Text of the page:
When funding looked like it might dry up on that project, I decided it was time to start looking into grad schools. I knew I didn't want to continue in computer science. I'd done a lot of math as an undergrad, but didn't think I really wanted to be a "mathematician." I wanted to use math and computers as tools, not as ends in themselves. I ended up entering the applied math program at Harvard, thinking I'd do something in mathematical biology, but not sure what yet.

After I began to develop an interest in mathematical ecology, I decided Harvard wasn't the best place for me, so I wrote to some mathematical ecologists whose papers I'd read. They suggested I check out a couple of places, including Cornell. I visited Cornell and fell in love with the place ... all aspects of it really, the environment and the school. I picked up a master's degree from Harvard and moved to Cornell to finish my Ph.D.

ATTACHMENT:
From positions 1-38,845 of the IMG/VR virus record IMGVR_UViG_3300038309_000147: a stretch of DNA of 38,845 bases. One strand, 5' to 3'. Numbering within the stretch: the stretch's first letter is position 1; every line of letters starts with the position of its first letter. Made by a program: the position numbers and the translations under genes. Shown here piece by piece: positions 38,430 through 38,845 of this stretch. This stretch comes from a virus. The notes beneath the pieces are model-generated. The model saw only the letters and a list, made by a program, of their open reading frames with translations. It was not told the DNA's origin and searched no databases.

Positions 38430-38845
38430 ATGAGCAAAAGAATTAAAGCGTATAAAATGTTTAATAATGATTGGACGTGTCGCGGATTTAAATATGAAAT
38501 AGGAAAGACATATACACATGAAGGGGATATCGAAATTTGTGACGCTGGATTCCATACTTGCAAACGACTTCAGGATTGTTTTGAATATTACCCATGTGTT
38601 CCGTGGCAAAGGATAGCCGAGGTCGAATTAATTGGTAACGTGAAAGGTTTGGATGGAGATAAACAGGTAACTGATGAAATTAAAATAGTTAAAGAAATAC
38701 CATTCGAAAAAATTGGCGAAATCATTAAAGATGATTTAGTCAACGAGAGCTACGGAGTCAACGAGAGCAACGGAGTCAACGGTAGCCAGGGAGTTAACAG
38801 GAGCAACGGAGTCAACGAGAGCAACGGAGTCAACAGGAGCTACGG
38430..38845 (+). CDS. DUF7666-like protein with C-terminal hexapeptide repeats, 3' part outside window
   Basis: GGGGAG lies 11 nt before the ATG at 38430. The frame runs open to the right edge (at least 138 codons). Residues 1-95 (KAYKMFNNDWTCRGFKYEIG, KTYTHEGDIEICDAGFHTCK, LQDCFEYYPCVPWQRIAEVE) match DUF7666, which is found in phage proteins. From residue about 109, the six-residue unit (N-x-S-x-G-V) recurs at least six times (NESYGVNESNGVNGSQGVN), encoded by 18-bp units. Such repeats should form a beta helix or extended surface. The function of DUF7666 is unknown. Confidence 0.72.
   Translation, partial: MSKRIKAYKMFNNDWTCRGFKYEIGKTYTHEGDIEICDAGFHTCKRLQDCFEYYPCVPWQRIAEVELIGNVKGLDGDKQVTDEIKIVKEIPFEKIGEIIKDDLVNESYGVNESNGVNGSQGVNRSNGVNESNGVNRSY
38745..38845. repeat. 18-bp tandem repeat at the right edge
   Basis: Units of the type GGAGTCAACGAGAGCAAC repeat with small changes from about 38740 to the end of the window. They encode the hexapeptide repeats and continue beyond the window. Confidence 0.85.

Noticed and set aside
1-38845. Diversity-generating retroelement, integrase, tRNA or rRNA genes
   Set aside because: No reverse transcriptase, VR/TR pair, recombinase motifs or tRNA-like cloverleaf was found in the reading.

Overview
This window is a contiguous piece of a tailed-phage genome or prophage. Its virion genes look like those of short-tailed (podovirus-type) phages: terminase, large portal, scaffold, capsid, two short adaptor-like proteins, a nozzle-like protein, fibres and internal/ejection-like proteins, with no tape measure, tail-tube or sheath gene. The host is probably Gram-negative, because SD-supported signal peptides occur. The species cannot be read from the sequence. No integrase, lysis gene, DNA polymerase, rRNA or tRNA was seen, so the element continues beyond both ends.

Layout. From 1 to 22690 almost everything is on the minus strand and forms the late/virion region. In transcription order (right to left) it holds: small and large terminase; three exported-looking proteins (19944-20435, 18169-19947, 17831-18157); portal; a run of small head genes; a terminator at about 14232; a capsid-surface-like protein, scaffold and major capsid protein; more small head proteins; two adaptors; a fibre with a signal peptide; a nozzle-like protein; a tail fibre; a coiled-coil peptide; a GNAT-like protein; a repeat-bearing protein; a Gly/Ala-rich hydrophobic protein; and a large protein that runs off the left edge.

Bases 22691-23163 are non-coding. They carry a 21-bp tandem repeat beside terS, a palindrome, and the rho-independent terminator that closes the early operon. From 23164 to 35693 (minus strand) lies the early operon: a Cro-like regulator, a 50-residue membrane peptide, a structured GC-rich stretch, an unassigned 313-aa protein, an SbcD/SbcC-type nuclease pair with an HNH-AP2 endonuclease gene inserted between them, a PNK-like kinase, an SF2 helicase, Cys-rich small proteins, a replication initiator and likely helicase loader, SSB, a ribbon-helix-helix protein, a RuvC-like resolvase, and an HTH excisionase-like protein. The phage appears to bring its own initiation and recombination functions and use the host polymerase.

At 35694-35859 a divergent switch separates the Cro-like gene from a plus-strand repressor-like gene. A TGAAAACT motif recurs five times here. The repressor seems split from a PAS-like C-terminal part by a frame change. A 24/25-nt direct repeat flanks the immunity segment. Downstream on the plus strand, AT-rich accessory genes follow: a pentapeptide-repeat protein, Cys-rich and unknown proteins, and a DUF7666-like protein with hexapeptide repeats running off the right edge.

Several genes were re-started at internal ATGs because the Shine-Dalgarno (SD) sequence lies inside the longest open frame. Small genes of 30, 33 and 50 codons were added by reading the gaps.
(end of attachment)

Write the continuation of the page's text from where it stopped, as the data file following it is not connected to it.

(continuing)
Modeling populations' interactions with land-use patterns

While there, I interacted with several people in the ecology department, along with some people in math and other departments such as entomology, natural resources, and biometrics. For my dissertation, I ended up working on lattice-based models of populations on fragmented landscapes. The model was really intended to elucidate how populations would react to changing land-use patterns and how that depended on the distances the organisms moved. But underneath, it was still really a cellular automata model, with a few small changes. I was surprised sometimes when I realized I was still working on systems very much like what had captivated me since I was a teenager.